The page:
Most of us would be lost without our computers. We have forgotten that it wasn't that long ago that we had only machines that printed letters. They did not calculate, sort, store or do any of the other functions we rely on our computers to do.
These machines, called type writers, were new in 1876 and they promised to revolutionize the business world. The following article appeared in the Evansville Journal of the 21st of March 1876.
For several days there has been exhibited in the reading room of the St. George Hotel a mechanical invention called the "type writer," which is wonderful indeed in its accomplishment and really establishes a very important principle in combining the two departments comprising the "art preservative" - writing and printing. It is a handsome and small iron-cased box, with several rows of keys arranged like a key board of a piano, each key representing a letter of the alphabet, a punctuation sign, or a figure. By manipulating these keys with the fingers, the various characters are printed on paper, and instead of miserable chirography you have a handsomely printed sheet of paper. The keys may be worked more rapidly than you may write, and it is claimed that with the aid of the machine, one may write with three fold rapidity.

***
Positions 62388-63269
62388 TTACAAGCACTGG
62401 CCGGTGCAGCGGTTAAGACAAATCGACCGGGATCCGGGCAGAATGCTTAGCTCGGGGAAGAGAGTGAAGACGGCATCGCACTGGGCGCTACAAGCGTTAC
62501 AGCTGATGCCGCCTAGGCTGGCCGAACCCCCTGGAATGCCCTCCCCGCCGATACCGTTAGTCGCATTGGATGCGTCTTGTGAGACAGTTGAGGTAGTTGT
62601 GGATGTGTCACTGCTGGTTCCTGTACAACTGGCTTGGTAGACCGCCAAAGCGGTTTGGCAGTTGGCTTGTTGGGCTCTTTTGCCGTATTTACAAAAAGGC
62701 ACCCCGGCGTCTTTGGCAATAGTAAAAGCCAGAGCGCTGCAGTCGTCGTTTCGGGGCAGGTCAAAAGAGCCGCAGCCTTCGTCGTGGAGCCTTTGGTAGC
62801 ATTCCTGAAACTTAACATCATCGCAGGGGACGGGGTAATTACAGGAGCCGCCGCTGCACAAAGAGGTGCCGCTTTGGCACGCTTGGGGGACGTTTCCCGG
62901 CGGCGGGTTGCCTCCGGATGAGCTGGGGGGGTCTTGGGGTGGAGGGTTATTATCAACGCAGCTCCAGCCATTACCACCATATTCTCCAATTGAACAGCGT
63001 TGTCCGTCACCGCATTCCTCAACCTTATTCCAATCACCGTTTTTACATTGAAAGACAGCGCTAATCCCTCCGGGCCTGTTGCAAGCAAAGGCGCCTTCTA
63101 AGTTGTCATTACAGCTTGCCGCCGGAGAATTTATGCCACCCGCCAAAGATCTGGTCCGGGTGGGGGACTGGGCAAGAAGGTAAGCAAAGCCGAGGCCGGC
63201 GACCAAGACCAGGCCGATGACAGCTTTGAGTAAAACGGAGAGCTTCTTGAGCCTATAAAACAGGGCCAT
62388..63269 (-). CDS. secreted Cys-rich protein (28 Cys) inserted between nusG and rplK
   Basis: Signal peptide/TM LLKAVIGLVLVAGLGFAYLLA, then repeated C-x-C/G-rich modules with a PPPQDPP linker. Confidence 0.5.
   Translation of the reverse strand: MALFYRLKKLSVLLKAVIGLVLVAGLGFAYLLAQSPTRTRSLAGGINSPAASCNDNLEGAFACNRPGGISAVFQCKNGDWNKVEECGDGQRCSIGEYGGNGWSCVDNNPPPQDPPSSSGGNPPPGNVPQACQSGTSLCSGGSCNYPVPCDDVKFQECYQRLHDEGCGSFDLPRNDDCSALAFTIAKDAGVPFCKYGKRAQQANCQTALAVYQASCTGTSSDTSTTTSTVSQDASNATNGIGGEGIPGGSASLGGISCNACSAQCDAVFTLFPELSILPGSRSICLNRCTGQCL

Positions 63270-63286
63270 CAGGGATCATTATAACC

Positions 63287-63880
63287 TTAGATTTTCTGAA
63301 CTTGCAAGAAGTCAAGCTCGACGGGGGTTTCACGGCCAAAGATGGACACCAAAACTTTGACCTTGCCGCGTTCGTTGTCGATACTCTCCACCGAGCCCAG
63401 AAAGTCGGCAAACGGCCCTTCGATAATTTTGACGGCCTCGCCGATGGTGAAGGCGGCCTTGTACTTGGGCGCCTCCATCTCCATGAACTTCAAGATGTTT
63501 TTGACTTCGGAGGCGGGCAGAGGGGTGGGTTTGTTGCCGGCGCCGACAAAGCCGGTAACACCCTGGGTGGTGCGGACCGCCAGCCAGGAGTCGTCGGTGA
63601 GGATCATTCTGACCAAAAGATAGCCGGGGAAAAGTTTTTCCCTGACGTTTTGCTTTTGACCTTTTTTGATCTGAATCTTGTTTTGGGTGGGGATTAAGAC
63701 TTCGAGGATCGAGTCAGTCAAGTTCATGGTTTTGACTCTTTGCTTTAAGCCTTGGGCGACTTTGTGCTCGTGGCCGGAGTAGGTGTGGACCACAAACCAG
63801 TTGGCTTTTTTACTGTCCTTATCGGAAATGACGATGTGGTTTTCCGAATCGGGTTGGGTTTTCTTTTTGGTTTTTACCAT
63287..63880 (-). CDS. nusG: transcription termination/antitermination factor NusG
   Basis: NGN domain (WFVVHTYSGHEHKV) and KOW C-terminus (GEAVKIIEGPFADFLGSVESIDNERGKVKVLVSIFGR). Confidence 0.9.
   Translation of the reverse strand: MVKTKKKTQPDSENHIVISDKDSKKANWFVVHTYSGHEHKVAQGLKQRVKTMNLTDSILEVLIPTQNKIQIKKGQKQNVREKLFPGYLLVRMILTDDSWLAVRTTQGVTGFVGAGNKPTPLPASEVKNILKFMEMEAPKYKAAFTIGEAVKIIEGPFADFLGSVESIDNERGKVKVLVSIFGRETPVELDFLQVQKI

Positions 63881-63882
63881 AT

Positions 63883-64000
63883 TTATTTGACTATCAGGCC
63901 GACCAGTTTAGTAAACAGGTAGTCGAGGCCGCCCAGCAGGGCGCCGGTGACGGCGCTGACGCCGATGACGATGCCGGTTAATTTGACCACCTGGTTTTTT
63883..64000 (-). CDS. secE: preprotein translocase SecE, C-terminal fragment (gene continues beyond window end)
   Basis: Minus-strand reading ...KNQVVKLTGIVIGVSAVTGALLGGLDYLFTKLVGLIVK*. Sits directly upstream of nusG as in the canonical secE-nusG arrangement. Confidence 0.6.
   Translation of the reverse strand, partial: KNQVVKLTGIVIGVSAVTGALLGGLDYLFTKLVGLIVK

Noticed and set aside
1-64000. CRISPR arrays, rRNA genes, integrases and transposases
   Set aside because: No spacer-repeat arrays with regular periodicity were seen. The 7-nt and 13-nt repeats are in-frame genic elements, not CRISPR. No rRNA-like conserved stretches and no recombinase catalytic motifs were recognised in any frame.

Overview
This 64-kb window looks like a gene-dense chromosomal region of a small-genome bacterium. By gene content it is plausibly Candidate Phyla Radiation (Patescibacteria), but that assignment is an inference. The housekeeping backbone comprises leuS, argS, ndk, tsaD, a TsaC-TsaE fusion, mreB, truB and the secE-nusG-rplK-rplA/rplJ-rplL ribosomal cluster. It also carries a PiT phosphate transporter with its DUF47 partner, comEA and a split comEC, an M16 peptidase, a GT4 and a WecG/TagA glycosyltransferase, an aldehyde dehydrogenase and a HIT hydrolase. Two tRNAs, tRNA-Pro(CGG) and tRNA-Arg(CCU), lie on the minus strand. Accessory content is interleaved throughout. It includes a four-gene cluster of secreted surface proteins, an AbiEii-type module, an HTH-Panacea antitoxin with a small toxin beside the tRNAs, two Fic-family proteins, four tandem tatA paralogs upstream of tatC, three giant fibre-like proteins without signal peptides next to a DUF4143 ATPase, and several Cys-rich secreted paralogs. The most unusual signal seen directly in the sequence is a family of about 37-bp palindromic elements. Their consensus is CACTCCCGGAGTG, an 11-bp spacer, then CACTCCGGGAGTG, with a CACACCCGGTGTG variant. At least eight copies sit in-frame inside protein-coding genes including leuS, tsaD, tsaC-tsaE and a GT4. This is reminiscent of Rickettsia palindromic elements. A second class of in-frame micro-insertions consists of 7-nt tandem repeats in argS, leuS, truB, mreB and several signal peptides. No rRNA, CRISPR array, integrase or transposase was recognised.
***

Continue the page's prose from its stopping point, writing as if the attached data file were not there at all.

The invention is wonderful and worthy of close inspection. These machines are rapidly coming into vogue in this country among the classes of writers who have a great deal of writing to do in a very little time. The mode of operating does not cause any of the "cramped" feeling in the fingers, which frequently ends in what is called "pen paralysis."
We've come a long way.